Why Is My Fireplace Beeping? - We Love Fire (2023)

We’re guessing that you really enjoy your gas fireplace and what it adds to your home... the wonderful heat from it, the dancing flames and glowing embers and especially how easy it is to use. But all of a sudden, it’s making an odd, beeping noise. Is this something to be concerned about? Is this a dangerous symptom? Should I stop using it and call my dealer? What’s the remedy?

Don’t fret, don’t panic and you probably don’t have to call 911. A simple fix is at hand that most homeowners can take care of themselves!

(Video) Why is My Fireplace Beeping?


Most fireplaces today are installed with remote controls. Many older models can be easily and inexpensively retrofitted with a convenient and easy to use remote.

When you press a remote control for your fireplace, a signal is sent to a receiver. This receiver is usually located behind the lower grill of a gas fireplace as part of a battery box or module. If the batteries are weak and cannot pick up the radio signal from the remote, the fireplace will not turn on or ignite because the gas valve will not open.

(Video) My fireplace is beeping!

The batteries for fireplaces, stoves and inserts, do not have particularly long lives. The batteries need to be regularly exchanged with fresh ones. As a safety and customer convenience feature, when these batteries get weak, an audible ‘beep’ will be heard. You may also notice a small, red blinking light on the receiving unit before the beep is heard. Now is the time to replace the batteries.

Replacing batteries in a battery box or receiving unit will vary a bit from manufacturer to manufacturer. Some will have a small, easy to spot door for the batteries. Others may have a spring-loaded door that pops out when depressed or some kind of clips that keep the batteries contained. Check the owner’s manual or simply call your WE LOVE FIRE expert if you need help.

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A few other points are worth mentioning:

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  • Be sure to use the correct type of battery if specified by the manufacturer.
  • The frequency code and syncing up the remote to the receiver is normally done at the time of installation. Usually, it’s not necessary to make any adjustments to this code. However, some electric models may need to be re-synced each time the remote batteries are replaced.
  • Batteries in the remote control will last longer than those in the receiving unit.
  • Replacing the batteries in the remote control is similar to replacing them in other remote control devices. There’s a cover that slides on and off, that’s located on the back of most remotes that will expose the batteries.
  • Many remotes have a built-in timer that will automatically turn the appliance off after several hours of continuous use.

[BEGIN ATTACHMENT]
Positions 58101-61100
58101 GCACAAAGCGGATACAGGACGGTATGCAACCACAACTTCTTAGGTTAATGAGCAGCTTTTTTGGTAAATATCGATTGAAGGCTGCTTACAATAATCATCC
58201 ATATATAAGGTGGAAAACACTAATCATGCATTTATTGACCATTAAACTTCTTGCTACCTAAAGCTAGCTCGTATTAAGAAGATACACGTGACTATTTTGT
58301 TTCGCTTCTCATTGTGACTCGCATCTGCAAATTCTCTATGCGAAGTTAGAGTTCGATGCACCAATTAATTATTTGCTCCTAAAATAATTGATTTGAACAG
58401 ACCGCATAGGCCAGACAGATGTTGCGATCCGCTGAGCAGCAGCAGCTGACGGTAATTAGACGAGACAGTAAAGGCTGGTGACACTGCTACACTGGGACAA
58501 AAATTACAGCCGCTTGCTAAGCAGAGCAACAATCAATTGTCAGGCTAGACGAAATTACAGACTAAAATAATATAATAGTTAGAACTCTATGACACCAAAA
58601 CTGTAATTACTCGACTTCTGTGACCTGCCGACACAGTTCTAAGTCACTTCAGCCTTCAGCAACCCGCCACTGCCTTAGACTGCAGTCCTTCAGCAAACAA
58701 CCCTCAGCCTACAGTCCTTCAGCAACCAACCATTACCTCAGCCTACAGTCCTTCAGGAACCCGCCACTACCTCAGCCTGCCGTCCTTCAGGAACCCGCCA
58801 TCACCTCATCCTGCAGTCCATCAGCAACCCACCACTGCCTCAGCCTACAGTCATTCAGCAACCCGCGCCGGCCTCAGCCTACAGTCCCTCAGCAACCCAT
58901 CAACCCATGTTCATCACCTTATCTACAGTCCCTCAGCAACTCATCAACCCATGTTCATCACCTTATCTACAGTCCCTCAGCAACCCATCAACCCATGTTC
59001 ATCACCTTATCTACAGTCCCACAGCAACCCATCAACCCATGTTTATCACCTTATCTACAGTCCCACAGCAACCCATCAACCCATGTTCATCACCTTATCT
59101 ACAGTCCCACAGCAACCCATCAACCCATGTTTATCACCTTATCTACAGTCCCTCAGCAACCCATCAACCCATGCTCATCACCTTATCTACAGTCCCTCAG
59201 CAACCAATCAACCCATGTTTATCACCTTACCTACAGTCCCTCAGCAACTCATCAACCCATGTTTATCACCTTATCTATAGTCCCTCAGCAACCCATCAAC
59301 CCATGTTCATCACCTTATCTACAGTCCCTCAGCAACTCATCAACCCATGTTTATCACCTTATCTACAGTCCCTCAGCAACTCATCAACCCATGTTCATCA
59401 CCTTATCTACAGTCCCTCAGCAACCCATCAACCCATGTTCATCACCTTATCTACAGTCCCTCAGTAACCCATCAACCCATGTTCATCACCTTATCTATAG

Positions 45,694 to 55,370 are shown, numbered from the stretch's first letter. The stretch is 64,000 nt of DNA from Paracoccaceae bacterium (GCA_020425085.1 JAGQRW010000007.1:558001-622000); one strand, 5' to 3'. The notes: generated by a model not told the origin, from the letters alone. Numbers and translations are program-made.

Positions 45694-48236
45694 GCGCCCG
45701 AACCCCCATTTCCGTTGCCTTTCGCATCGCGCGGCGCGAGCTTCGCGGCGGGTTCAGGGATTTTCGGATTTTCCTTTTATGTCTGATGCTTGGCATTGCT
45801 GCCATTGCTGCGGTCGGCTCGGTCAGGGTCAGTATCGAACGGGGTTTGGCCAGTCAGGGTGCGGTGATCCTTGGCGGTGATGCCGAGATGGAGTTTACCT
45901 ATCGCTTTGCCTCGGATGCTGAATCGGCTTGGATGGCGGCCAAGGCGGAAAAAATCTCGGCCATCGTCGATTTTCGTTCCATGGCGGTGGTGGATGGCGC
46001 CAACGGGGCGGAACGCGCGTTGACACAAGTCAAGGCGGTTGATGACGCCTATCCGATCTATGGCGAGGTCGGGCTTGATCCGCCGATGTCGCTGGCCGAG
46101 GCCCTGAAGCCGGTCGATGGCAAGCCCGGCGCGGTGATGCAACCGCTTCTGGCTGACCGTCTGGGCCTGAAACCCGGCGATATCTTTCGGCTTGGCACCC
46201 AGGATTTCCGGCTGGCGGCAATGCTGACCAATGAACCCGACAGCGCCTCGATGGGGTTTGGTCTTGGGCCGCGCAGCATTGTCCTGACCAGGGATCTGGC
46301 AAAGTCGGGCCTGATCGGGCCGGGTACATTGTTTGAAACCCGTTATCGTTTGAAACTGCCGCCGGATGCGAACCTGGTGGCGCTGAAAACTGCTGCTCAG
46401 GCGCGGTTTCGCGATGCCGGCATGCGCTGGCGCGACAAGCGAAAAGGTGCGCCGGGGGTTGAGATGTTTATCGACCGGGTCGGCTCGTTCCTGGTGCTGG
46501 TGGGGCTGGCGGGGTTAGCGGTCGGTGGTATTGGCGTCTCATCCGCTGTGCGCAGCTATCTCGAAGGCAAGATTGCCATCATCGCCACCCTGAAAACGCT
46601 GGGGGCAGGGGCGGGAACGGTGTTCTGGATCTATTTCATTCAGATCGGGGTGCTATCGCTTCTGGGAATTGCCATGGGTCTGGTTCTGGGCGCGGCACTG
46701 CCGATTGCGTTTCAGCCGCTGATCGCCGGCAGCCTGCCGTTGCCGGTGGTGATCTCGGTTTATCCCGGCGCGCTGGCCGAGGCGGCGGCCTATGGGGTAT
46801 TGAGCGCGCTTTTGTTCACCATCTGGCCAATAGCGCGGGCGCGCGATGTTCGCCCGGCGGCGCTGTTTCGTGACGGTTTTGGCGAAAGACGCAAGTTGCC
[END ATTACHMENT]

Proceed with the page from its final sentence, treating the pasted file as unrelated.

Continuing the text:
Your gas fireplace is easy to turn on and off because of the ignition system. There are two types. Gas fireplaces, stoves and inserts will use either a ‘millivolt’ system or an ‘intermittent pilot ignition’ system (IPI), aka electronic ignition.

A millivolt system utilizes a standing pilot light that is continually lit, regardless if the appliance is turned on. You’ll likely notice the pilot light. It’s a small blue flame, about ¾” high, hidden among the logs.

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Meanwhile, an IPI system uses an “on demand” pilot that is only on when the fireplace is operating. The pilot light will not ignite the burner if the batteries are too weak in an IPI fireplaces. Most IPI systems have a “continuous on” position and an “IPI” position on the receiver. If the batteries in the receiver module are replaced, check your owner’s manual as it may be important to have this switch in a specific position in order for it to function correctly. The question often comes up, “Will an IPI system work if power to the house is interrupted?” The answer is yes, provided the batteries are fresh.


Your “beeping” fireplace is telling you something: It’s time to replace batteries! Keep in mind that the receiving module will need fresh batteries more frequently than the remote control. Maybe get in the habit of changing these batteries along with the batteries in your smoke alarms. Many customers have found that by replacing these batteries in the spring and fall, they can eliminate this friendly and often very annoying reminder!

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Of course, if you need assistance your WE LOVE FIRE expert is ready, willing and able!


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